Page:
The things that affect a woman's reproductive health can also have an effect on her heart, new research shows.
Giving birth prematurely or delivering a small-for-gestational-age baby are both associated with a later risk of cardiovascular disease in the mother, according to two studies expected to be presented Friday at an American Heart Association meeting in Palm Harbor, Fla.
A third study found that when women's ovaries were removed and the estrogen wasn't replaced through hormone therapy, a woman's overall risk of dying increased, as did her risk of dying of heart disease or stroke.
The first study looked for associations between gestational size, the timing of the birth and the risk of cardiovascular disease in more than one million Swedish women who'd given birth to their first baby after 1973. Only women who had singleton pregnancies were included in the analysis.
The researchers followed-up with the women for an average of 16 years, but for as long as 33 years.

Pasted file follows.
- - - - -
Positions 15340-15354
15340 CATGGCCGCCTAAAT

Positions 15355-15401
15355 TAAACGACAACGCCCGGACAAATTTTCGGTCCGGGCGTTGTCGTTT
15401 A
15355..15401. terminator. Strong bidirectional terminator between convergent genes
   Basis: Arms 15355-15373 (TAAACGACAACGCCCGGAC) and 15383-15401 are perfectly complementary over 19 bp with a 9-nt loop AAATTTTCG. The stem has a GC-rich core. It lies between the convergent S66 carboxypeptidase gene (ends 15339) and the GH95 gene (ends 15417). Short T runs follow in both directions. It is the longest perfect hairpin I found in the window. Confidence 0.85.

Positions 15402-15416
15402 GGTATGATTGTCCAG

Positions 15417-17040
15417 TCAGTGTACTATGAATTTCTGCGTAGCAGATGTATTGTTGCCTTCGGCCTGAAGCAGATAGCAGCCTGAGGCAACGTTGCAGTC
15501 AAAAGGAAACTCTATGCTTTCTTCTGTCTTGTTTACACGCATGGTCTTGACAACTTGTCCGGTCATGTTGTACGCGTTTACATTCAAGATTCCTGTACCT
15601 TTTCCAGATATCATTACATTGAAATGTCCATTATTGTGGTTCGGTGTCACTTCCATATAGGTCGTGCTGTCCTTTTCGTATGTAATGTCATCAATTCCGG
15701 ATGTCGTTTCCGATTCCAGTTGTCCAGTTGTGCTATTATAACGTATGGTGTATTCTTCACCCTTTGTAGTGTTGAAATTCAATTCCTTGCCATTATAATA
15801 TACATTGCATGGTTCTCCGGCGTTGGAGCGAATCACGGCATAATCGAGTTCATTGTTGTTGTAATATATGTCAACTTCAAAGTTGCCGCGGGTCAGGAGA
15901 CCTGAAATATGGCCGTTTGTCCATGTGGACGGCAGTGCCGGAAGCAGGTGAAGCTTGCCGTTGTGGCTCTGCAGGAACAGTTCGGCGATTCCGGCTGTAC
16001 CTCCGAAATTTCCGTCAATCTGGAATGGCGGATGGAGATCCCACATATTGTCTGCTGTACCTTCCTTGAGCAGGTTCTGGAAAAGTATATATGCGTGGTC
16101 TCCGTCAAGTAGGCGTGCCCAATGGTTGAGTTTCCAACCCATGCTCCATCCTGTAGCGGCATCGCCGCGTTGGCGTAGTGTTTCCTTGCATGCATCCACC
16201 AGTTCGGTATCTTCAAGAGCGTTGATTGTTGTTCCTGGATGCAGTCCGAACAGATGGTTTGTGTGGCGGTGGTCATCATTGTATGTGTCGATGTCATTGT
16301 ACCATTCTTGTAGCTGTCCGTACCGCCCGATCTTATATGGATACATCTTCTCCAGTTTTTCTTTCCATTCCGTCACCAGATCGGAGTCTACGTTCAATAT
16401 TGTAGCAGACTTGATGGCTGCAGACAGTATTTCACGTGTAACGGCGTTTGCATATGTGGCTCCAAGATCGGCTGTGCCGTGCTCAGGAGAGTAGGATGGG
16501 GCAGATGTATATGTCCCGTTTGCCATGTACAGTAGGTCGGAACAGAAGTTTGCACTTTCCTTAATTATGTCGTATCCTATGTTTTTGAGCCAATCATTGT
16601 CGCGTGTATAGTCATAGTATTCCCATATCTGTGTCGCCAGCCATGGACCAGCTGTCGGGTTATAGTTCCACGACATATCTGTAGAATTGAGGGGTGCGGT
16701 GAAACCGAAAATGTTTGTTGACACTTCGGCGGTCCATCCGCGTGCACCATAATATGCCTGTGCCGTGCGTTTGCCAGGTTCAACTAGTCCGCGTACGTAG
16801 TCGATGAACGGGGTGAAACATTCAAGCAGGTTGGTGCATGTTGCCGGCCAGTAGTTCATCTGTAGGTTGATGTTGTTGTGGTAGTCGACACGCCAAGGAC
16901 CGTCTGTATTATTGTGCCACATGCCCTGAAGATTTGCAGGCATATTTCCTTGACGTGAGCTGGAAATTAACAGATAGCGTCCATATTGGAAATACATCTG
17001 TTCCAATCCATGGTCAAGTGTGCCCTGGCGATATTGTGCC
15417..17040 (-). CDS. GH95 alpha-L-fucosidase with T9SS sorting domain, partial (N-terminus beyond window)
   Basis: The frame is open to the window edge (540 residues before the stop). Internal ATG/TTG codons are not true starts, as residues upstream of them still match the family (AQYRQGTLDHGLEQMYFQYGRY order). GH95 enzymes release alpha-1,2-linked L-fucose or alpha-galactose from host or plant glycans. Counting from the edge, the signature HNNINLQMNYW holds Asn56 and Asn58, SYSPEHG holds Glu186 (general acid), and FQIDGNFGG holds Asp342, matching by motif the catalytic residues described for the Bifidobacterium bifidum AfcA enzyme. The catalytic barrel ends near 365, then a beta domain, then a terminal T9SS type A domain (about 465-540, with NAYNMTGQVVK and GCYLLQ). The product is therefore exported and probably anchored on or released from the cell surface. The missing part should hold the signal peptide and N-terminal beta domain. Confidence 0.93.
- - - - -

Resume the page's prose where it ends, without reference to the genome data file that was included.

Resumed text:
They found that women who'd had a small-for-gestational-age baby or a preterm baby had a higher risk of cardiovascular disease, and that women who'd had both a small and preterm baby had a two to three times higher risk of cardiovascular disease later in life.
Dr. Erik Ingelsson, an associate professor of epidemiology at the Karolinska Institute, said that the increased risk appears to be lifelong.
"It seems like having a premature or small-for-gestational birth infant is a risk factor for cardiovascular disease, and thus, it is even more important to pay attention to the risk factors that you can affect, i.e., smoking cessation, eat healthy and avoid overweight and exercise more," said Ingelsson.
A second study, this one done with data from almost 435,000 births in Denmark, came to a similar conclusion. In this study, the births occurred from 1973 to 1983, and the later data on the moms came from medical records from 1977 to 2006.
More than 27,000 of the women had at least one preterm birth, and there were nearly 41,000 cases of cardiovascular disease in the whole study population.